Rejoice with Those Who Rejoice

In three consecutive parables in Luke 15, Jesus tells stories about people who lost something—a sheep, a coin, and a child—and, having found it again, throw a party to celebrate. We can relate to the joy described in the finale of these parables. Instinctively we too welcome friends and family to our birthdays, weddings, and new homes because we are happiest when others rejoice with us.

Our shared joy with other believers is rooted in our shared life. As today’s passage makes clear, there are no solo Christians. Each believer is united to Christ, which therefore brings that person into relationship with everyone else who is united to Christ. The rich diversity of the members—feet, hands, eyes, and ears—means that each one makes important and unique contributions to the flourishing of the whole body. Just as a physical body needs each of its parts, the body of Christ needs each member. And just as damage or health in one part of a body has implications for the rest, suffering or rejoicing by an individual member of Christ affects everyone in the church.

While unbelievers might greet one another’s successes with inward envy, believers can give thanks for the blessings God has granted those around us, because we know that a blessing given to them is also a blessing to the whole body. The Lord places the parts in the body, each one with unique gifts and graces, for the good of everyone (vv. 18–19).

In prayer, sick members can give thanks for healthy members, financially needy members can praise the Lord for financially stable members, and lonely members can rejoice with those whom God sets in families. Such thanksgiving furthers our unity, keeping us from division and expressing our “equal concern for each other” (v. 25).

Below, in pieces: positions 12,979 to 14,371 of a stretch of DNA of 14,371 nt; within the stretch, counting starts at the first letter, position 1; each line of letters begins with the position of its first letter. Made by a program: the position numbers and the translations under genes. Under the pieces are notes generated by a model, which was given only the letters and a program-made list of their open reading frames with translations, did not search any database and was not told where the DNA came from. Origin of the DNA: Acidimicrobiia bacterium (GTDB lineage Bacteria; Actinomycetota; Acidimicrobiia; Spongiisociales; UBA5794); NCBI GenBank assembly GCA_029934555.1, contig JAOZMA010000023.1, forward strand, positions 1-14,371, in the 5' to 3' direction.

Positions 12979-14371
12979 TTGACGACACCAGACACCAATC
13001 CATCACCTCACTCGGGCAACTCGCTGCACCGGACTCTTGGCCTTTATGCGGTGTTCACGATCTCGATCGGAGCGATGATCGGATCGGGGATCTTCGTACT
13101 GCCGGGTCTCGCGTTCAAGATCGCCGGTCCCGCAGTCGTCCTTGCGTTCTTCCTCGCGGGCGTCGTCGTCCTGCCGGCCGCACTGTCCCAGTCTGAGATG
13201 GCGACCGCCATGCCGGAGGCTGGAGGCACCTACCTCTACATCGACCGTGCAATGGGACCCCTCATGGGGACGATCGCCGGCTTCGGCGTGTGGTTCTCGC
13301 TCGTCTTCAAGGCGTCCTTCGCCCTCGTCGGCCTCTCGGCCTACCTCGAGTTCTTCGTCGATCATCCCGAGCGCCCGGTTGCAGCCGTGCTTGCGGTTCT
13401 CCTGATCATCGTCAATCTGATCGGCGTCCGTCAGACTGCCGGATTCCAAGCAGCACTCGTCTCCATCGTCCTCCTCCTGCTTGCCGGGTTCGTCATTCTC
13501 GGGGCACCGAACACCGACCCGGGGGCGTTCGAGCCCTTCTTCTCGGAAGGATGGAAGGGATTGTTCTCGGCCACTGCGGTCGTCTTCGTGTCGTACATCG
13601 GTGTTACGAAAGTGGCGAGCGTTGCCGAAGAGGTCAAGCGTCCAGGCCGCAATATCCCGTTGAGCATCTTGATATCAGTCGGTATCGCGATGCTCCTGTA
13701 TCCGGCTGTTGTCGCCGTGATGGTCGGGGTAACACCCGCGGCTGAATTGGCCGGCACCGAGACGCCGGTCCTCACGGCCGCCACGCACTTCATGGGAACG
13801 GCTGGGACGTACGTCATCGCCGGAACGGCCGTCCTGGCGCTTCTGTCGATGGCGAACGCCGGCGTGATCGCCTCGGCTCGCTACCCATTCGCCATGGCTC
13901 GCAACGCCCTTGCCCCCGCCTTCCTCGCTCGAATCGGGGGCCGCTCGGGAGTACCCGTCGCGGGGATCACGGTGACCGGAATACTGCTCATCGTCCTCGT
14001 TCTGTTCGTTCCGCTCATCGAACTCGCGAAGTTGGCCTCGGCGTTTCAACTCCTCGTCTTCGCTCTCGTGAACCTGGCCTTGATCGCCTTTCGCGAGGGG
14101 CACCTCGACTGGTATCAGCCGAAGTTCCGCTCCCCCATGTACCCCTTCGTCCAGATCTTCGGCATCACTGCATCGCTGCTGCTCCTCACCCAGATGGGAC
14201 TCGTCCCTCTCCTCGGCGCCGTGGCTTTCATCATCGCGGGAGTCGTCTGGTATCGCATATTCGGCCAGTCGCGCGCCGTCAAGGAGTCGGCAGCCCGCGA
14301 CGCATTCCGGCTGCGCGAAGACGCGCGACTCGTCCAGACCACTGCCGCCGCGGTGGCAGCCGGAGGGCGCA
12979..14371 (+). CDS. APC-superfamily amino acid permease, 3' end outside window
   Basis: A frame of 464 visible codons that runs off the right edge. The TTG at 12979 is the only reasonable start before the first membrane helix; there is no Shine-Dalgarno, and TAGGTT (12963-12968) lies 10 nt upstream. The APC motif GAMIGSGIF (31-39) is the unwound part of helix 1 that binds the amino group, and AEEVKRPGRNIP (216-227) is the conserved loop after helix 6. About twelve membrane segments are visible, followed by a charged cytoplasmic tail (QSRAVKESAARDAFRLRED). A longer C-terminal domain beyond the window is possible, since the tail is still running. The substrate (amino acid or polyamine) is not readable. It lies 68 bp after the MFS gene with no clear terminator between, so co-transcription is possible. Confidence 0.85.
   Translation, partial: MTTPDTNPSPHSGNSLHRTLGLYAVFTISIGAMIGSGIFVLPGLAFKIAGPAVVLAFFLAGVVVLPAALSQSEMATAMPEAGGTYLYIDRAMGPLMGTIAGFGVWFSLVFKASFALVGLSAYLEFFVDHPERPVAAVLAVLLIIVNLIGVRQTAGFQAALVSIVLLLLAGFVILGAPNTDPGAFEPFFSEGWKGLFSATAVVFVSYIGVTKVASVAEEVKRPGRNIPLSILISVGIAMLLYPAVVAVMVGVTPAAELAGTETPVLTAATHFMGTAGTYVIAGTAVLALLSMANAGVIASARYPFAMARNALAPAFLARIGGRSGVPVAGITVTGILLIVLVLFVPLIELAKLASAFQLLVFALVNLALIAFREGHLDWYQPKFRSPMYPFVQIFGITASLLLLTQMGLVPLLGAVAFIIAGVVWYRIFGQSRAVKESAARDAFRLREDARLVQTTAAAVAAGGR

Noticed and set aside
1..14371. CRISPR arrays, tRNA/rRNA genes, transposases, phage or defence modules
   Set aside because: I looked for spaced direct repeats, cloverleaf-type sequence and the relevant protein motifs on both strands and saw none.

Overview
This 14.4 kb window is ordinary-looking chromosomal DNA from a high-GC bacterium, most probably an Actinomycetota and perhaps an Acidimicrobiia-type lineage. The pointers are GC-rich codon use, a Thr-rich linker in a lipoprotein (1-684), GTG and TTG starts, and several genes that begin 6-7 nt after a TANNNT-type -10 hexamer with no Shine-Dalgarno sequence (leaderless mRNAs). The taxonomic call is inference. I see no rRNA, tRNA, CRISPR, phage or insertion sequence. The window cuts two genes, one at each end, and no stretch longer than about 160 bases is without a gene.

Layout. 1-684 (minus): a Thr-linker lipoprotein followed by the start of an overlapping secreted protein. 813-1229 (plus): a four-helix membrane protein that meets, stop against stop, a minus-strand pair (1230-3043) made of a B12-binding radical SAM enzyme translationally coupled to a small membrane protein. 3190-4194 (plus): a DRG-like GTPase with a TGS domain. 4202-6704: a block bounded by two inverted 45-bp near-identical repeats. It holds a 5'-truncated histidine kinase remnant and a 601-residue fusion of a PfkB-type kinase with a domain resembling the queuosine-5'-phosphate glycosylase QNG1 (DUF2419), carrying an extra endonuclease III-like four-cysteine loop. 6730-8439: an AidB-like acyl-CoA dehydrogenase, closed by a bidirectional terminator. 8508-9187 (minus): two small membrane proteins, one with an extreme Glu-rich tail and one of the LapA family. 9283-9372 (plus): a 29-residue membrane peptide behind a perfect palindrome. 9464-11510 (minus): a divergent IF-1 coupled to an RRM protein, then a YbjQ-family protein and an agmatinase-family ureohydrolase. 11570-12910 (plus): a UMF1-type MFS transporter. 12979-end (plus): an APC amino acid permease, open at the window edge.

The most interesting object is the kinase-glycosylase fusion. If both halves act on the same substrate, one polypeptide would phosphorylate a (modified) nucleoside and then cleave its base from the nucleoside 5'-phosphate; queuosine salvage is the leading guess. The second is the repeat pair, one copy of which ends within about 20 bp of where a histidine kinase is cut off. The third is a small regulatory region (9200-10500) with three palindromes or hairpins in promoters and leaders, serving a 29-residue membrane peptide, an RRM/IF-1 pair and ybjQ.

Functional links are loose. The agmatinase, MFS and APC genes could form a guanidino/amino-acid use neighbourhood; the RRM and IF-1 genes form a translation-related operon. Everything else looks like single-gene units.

Apply the Word

Repeatedly in Paul’s letters, he expresses his joy in the believers’ growing faith. He tells the Corinthians that he gives thanks for them “always” (1 Cor. 1:4) and the Ephesians that he “does not cease” to give thanks for them (Eph. 1:16). Like Paul, we must embrace every opportunity to rejoice with others at the grace of God in their lives.

BY Megan Hill

Megan Hill (BA, Grove City College) serves on the editorial board for Christianity Today and is a regular contributor to the Her.meneutics blog and The Gospel Coalition website. She is the author of Praying Together: The Priority and Privilege of Prayer: In Our Homes, Communities, and Churches (Crossway), and she lives in West Springfield, Mass., with her husband and three children.

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